We are about to step into earnings season where pretty much everyone is in agreement that the first quarter earnings don't matter. Quite frankly neither do the second quarter earnings. My question is when will folks care about earnings again? Is it the third quarter or the fourth? Or maybe they prefer to wait until 2021?
I obviously don't have the answer, but what I do know is that even the fundamentally inclined folks don't care about earnings. So, how are those fundamentalists going to form a view on stocks here? I know you, too, are wondering.
Have no fear. On Monday we saw the strategists at Goldman Sachs (GS) , Morgan Stanley (MS) and JPMorgan (JPM) all say the low is in and stocks will go up from here. Oh some said "buy dips" and some said, "new highs are coming," but the message was the same: a change in sentiment.
If you are wondering how we get those Investor's Intelligence bulls and bears to switch places (as of last week there were more bears than bulls but I expect that has shifted this week) then look no further than these investment banks. If you wonder how we will get the four-week moving average of the American Association of Individual Investors' bears to move down, look no further than these view by the banks.
Just remember how the narrative about the Fed has shifted. We have gone from "rate cuts can't cure the virus" to "don't fight the Fed." I do not expect this shift to happen overnight; the low was only three weeks ago. Recall when the market was falling and folks were upset because the Citi Panic/Euphoria Model did not show Panic yet? It takes time to shift that sentiment.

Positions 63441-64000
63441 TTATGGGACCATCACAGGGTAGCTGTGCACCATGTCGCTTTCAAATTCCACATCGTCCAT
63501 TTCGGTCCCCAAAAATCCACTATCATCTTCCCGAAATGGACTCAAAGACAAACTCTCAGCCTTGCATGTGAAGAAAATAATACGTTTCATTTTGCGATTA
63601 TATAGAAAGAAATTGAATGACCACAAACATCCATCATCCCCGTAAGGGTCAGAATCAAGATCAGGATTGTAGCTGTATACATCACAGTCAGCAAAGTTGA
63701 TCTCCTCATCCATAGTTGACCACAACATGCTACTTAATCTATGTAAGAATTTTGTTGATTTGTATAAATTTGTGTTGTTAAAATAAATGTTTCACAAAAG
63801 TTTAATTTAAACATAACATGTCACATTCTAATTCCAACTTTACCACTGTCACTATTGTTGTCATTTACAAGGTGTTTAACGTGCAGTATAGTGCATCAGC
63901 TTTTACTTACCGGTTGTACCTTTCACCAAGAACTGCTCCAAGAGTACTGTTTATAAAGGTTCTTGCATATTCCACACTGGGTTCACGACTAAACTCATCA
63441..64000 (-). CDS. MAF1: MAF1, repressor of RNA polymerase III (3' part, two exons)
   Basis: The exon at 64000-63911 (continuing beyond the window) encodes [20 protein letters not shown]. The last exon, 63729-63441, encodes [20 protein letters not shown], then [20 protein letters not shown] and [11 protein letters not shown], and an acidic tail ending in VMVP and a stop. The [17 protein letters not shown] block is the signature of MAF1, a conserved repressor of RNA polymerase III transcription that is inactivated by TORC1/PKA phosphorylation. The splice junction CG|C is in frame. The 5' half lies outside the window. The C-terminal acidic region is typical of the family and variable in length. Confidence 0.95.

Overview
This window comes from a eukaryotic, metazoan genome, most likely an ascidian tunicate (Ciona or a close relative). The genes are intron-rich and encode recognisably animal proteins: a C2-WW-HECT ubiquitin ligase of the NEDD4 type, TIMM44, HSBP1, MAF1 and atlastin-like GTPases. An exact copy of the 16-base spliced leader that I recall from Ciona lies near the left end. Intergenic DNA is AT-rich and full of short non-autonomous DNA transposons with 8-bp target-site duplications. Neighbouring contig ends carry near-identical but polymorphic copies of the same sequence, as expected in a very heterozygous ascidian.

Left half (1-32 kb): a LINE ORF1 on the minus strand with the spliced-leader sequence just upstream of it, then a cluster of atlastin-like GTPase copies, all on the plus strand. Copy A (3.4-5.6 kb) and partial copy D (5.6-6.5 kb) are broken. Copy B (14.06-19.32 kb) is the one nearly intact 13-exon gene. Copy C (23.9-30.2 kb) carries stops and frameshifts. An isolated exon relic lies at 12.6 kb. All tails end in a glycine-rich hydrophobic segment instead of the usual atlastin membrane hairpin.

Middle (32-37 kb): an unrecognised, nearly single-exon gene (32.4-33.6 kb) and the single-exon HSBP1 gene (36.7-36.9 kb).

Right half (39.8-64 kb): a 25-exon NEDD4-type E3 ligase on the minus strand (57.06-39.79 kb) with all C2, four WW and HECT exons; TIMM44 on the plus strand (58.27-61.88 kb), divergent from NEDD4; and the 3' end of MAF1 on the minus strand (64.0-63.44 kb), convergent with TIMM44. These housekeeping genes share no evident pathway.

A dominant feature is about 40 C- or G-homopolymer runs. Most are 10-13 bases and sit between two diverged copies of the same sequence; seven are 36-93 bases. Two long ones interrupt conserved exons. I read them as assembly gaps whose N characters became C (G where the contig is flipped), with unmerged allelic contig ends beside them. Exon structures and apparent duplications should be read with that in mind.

Witness that while still relatively high at 92% the put/call ratio on Monday was the lowest it has been in three weeks. The ISE call/put ratio was quite high. I don't discuss this sentiment indicator very often, but think of it as the inverse of the put/call ratio (which comes from the CBOE). A high reading in the ISE is like a low reading in the CBOE, meaning too many calls relative to puts.
The ISE was the highest reading since November. Yes, November! This means its 10-day moving average has finally seen a rise. While the 10-day moving average of the CBOE's put/call ratio has come down, the ISE's 10-day moving average has barely budged until Monday. It is now on the rise.
So that's how we begin to see the sentiment shift. Aside from that the short term overbought reading gave a small pullback but the intermediate term is not yet overbought. That means Monday looked fairly standard to me. We will watch to see if any of the indicators change in the days ahead. For example, will breadth begin to falter? Will it falter enough to change the indicators? And most importantly, how fast do people shift their market views from bearish to bullish?